Mike Pence is running for president. Does he have any chance of beating Trump or DeSantis?
What We Know: The former vice president will challenge the president he served for the Republican presidential nomination.
Mike Pence: Can He Win?
Former Vice President Mike Pence told RealClearPolitics on Wednesday that he had made a decision on whether to run for president and would announce it in Iowa next week.
“We will be announcing our decision next week in Iowa,” Pence told the site. “Karen and I are looking forward to being back in Iowa, and I’d expect that we’re going to be spending a fair amount of time in Iowa in the days ahead.”
Politicians aren’t known for going all the way to Iowa to announce that they’re not running for president and indeed, Semafor reported Wednesday that Pence will in fact enter the race on June 7. The launch will include a launch video as well as an Iowa speech.
Pence’s run will represent a rare case of a former president and the vice president who served him running against one another for the presidency, as well as an instance of one candidate running against the man who has testified against him. And of course, such a matchup would pit Pence against the man who essentially left him for dead during the January 6 riot in 2021.
A Pence candidacy will require the former vice president to both taut the things he accomplished as part of the Trump Administration, while also making the case that he is himself a better choice than the man he formerly served.
Mike Pence was a member of Congress, and later governor of Indiana, before Trump named him his running mate in 2016.
Pence, between the autobiography and the trips to early primary states, has looked a lot like a presidential candidate in recent months.
However, Mike Pence will enter the race far behind. According to the Morning Consult tracking poll, the ex-veep is in third place, with about five percent of the vote. This places him well behind both Trump and Gov. Ron DeSantis, but ahead of the rest of the field. Since the tracking poll began last December, Pence has consistently been in third place, usually in mid-single digits.
“Boy, if he’d never been through January 6, and had the ramifications of all that, he’d be particularly well built for the Iowa caucuses now,” said Dave Kochel, the veteran Iowa Republican strategist, told Politico of Pence’s chances. “Maybe he can overcome that stuff, but that’s why we run the campaign. We’ll find out.”
Also this week, Pence waded into a culture war battle, in the form of the controversy over the Los Angeles Dodgers’ invitation to the Sisters of Perpetual Indulgence, an LGBTQ group, and street performance organization that sometimes dresses as nuns, to their upcoming Pride celebration. The Sisters had been removed from the Pride event, leading to an outcry and their reinstatement.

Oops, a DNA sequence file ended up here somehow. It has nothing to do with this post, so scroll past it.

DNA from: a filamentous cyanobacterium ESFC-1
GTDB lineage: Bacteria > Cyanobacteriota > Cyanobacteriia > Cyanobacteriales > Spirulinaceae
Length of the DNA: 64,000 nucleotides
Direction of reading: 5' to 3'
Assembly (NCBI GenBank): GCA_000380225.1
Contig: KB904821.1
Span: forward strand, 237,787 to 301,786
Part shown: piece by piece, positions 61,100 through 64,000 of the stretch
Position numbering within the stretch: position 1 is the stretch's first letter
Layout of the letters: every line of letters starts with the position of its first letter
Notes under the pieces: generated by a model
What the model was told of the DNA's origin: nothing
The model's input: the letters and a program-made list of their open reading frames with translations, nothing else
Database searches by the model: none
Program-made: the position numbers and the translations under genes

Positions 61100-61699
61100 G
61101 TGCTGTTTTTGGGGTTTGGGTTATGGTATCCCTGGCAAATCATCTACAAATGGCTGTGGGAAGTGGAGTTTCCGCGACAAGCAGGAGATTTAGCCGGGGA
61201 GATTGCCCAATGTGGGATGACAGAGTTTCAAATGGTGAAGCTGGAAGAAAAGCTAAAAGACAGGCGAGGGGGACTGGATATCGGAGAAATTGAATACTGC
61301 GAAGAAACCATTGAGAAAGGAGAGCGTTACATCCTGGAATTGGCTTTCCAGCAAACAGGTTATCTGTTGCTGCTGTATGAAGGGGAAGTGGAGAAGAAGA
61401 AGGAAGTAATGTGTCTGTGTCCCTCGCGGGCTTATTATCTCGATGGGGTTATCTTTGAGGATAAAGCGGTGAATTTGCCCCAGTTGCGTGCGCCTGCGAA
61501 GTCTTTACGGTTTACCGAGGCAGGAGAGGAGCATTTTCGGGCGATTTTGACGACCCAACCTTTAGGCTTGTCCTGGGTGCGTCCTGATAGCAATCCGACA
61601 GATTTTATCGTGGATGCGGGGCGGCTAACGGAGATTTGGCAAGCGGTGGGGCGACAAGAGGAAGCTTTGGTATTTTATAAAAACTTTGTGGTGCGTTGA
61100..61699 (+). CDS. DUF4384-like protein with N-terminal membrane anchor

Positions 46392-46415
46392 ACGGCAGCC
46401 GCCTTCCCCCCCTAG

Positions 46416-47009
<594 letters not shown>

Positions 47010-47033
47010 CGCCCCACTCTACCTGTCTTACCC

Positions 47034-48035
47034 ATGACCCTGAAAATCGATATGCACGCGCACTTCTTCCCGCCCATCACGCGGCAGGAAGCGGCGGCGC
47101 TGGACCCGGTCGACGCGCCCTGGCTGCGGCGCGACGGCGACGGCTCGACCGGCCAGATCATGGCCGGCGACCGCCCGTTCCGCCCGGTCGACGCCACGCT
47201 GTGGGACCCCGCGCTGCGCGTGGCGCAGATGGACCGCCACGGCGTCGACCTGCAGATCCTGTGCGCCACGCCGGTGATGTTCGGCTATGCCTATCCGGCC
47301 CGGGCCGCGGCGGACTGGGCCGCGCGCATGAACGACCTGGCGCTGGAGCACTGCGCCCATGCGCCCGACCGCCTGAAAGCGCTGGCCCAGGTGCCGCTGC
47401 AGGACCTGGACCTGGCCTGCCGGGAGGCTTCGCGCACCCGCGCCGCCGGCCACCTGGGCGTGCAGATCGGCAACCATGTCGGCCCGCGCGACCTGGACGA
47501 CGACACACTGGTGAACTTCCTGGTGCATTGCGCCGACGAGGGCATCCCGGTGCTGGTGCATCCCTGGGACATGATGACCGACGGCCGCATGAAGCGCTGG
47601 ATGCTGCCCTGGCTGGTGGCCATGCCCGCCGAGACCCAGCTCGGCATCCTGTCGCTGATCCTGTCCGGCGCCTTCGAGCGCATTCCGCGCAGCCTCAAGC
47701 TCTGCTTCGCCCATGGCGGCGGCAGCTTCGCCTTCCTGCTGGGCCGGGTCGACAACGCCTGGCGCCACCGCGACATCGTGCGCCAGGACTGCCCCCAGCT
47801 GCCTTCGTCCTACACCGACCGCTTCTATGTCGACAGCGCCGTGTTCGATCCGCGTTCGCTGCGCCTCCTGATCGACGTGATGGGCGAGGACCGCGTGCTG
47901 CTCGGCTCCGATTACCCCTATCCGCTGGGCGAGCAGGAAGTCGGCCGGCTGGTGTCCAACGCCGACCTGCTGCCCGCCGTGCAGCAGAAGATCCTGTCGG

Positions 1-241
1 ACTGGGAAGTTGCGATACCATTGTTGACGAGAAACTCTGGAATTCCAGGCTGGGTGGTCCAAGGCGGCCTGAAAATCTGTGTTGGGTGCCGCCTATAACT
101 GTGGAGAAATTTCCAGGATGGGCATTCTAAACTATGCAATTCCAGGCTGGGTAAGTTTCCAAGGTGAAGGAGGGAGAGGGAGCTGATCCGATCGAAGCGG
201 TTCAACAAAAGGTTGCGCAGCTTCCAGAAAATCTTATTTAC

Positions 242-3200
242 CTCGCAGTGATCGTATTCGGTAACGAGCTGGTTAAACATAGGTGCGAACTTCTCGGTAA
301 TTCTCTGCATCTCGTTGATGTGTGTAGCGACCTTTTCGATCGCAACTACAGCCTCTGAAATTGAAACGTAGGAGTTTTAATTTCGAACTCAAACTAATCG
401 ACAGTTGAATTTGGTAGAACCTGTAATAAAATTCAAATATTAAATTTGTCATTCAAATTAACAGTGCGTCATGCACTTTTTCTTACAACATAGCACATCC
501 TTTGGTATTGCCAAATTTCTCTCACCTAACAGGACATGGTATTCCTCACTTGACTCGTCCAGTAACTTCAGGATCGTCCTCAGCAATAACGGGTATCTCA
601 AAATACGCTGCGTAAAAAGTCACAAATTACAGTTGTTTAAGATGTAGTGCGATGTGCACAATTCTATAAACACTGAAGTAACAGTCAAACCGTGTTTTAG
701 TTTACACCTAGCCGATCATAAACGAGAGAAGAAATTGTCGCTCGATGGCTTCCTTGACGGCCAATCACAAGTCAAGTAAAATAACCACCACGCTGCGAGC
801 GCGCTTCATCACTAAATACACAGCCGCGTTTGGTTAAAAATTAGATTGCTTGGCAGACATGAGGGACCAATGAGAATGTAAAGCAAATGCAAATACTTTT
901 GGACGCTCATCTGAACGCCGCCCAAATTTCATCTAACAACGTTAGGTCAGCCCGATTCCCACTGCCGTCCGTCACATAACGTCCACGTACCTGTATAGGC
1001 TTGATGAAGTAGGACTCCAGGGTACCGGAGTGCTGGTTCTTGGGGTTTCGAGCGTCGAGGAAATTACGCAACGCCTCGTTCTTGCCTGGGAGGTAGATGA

“Having been raised in a Catholic family, the Dodgers’ decision to invite the Sisters of Perpetual Indulgence, a hateful group that blatantly mocks Catholicism, to their event next month is deeply offensive,” Pence wrote Wednesday in an extended tweet which showed that his account is subscribed to Twitter Blue.
Mike Pence, as vice president, had exited an Indianapolis Colts NFL game in 2017, after a player on the field protested the national anthem.
Also this week, Pence was dropped as the keynote speaker at the Georgia Republican Party’s state convention, where he has been replaced by former Arizona gubernatorial candidate Kari Lake. Per the Atlanta Journal-Constitution, Pence has been scratched because his launch event in Iowa is taking place that week.
The newspaper, however, noted that the inclusion of Lake as a keynote speaker “is a sign the convention is wading deeper into ‘MAGA’ waters.” Rep. Marjorie Taylor Greene (R-GA) is also set to speak at her home state’s convention, with a couple of presidential candidates, former Arkansas Gov. Asa Hutchinson and Vivek Ramaswamy, also on the bill.
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Expertise and Experience
Stephen Silver is a Senior Editor for 19FortyFive. He is an award-winning journalist, essayist and film critic, who is also a contributor to the Philadelphia Inquirer, the Jewish Telegraphic Agency, Broad Street Review and Splice Today. The co-founder of the Philadelphia Film Critics Circle, Stephen lives in suburban Philadelphia with his wife and two sons. Follow him on Twitter at @StephenSilver.